School board appeals bias suit won by teacher

October 31, 2007|By John-John Williams IV | John-John Williams IV,Sun reporter

The Howard County Board of Education asked a Circuit Court judge yesterday to overturn the verdict in a discrimination lawsuit won by a former Centennial High School English teacher.

If Judge Lenore R. Gelfman does not reverse the decision, the school board wants a new trial or to have the award of damages to Michelle Maupin capped at $100,000.

In July, a jury awarded Maupin $237,000 in compensatory and punitive damages for harassment she said she experienced. The school board is responsible for $225,000 of the damages, while former Centennial Principal Lynda Mitic must pay $6,000, English department leader Margaret Polek $5,000, and current Principal Scott Pfeifer $1,000. The three educators are being represented by the school system, said Mark Blom, the school board's attorney.

"We don't think that there was enough evidence to support her claim," Blom said. "The school system strongly believes that a supportive environment was in place at Centennial High School for Miss Maupin.

"The individual defendants, in particular, went out of their way to help and support Miss Maupin. We think that the jury reached the wrong conclusion."

Maupin is confident but frustrated by the school board's decision to appeal the jury's decision, said her lawyer, Mike Coyle.

"She feels that their position in regards to her reflects a refusal to acknowledge the things that went wrong at Centennial and the refusal to change," Coyle said.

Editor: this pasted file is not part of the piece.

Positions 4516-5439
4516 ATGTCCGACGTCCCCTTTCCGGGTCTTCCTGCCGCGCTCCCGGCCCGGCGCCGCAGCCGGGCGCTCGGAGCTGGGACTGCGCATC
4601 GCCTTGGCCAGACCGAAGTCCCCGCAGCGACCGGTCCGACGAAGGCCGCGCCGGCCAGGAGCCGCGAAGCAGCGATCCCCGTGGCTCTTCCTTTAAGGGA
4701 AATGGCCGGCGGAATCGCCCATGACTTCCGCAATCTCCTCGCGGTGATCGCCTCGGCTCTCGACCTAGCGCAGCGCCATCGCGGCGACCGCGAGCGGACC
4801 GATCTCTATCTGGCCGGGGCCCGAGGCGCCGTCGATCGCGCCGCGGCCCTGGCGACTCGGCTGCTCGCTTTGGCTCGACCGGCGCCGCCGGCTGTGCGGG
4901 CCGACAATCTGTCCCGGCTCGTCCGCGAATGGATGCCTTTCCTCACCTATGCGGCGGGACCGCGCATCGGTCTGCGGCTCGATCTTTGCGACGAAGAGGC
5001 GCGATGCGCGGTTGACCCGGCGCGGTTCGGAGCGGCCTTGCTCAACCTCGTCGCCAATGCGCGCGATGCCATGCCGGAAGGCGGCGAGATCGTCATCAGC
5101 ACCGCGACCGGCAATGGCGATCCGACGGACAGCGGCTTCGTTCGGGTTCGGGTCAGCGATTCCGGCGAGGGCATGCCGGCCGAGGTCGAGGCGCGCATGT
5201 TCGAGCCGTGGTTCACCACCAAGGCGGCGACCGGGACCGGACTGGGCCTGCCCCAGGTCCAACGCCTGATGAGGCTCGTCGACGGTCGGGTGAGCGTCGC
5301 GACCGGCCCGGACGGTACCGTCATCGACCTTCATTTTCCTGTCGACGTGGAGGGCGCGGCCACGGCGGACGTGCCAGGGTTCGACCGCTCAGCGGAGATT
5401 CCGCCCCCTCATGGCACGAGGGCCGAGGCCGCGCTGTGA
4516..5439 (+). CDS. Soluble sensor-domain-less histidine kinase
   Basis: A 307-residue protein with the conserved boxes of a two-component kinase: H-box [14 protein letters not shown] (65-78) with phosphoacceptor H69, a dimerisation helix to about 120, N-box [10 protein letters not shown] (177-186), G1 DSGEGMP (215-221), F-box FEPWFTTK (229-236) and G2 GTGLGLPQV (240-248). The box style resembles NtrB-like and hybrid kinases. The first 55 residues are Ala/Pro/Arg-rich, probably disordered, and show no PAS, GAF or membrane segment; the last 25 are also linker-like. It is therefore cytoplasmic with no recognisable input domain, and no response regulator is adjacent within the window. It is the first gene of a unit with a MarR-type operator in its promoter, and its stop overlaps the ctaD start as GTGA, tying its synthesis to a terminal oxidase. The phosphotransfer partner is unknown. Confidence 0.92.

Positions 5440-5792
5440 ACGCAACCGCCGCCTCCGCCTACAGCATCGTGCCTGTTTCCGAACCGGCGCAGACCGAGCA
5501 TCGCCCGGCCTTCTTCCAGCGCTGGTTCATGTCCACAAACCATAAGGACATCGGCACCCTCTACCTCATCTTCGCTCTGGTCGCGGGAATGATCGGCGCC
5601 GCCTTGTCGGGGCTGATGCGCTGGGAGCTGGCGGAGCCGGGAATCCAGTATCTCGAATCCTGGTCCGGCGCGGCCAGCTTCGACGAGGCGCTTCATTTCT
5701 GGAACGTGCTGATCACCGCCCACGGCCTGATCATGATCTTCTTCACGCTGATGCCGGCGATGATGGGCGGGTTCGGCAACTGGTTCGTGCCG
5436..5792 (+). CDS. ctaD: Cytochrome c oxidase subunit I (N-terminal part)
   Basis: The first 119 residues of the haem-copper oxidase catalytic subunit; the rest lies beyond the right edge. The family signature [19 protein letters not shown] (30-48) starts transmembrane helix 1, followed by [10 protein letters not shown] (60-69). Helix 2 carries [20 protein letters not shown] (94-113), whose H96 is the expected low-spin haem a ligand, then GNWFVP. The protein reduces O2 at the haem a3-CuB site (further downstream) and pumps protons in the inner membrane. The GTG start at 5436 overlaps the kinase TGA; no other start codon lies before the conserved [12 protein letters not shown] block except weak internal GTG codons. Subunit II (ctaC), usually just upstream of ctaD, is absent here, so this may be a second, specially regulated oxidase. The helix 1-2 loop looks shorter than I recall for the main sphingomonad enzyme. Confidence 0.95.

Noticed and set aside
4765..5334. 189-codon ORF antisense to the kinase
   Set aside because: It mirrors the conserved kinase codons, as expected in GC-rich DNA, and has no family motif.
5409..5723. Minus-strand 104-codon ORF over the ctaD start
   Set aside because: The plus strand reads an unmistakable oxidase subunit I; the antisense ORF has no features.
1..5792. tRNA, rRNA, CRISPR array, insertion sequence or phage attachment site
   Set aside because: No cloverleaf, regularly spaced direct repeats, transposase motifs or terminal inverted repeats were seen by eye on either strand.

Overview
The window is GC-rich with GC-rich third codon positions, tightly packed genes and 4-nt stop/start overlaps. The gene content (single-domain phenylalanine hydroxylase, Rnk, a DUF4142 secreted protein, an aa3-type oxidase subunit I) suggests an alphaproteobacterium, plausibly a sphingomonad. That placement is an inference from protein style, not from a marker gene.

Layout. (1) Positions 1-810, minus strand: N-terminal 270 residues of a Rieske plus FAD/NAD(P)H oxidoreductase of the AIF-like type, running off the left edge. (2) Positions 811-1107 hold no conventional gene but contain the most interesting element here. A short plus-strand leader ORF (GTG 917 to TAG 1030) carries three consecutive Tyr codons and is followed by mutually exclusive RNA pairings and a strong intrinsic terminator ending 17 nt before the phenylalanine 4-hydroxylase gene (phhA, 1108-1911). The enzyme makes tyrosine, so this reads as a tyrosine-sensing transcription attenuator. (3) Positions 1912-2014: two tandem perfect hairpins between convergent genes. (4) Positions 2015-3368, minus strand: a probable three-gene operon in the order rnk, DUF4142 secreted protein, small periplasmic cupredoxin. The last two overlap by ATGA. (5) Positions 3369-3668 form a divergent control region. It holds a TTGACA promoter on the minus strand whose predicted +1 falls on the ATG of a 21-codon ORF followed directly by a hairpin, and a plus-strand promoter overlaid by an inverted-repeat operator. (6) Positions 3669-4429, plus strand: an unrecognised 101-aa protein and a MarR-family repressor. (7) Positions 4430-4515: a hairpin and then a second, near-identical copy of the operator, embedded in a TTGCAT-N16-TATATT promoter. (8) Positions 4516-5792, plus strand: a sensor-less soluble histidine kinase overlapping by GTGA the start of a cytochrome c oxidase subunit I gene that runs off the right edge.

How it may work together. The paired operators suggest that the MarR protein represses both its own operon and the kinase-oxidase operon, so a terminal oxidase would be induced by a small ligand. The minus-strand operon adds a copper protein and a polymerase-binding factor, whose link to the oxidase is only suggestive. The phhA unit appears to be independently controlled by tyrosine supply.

Maupin, who is African-American, alleged that problems began shortly after she arrived at Centennial in August 2003 when white parents complained to Mitic about Maupin's teaching style, according to court documents. Maupin accused Mitic of making racial remarks about her instead of supporting her, the documents say.

Maupin also alleged that after she complained about Mitic, she was harassed by colleagues who interrupted her classes, questioned her teaching methods and ignored her at school events.

The school system should consider transferring some teachers at Centennial to improve the atmosphere, Maupin said yesterday.

"There are a lot of things that they can do so that every child feels that they have a place in the academic environment," said Maupin, who left Centennial in 2005. She now teaches English at Wilde Lake High School.

"It is our position that there were systemic problems in the school and the school system that created fertile ground for the harassment that we alleged to occurred," Coyle said.


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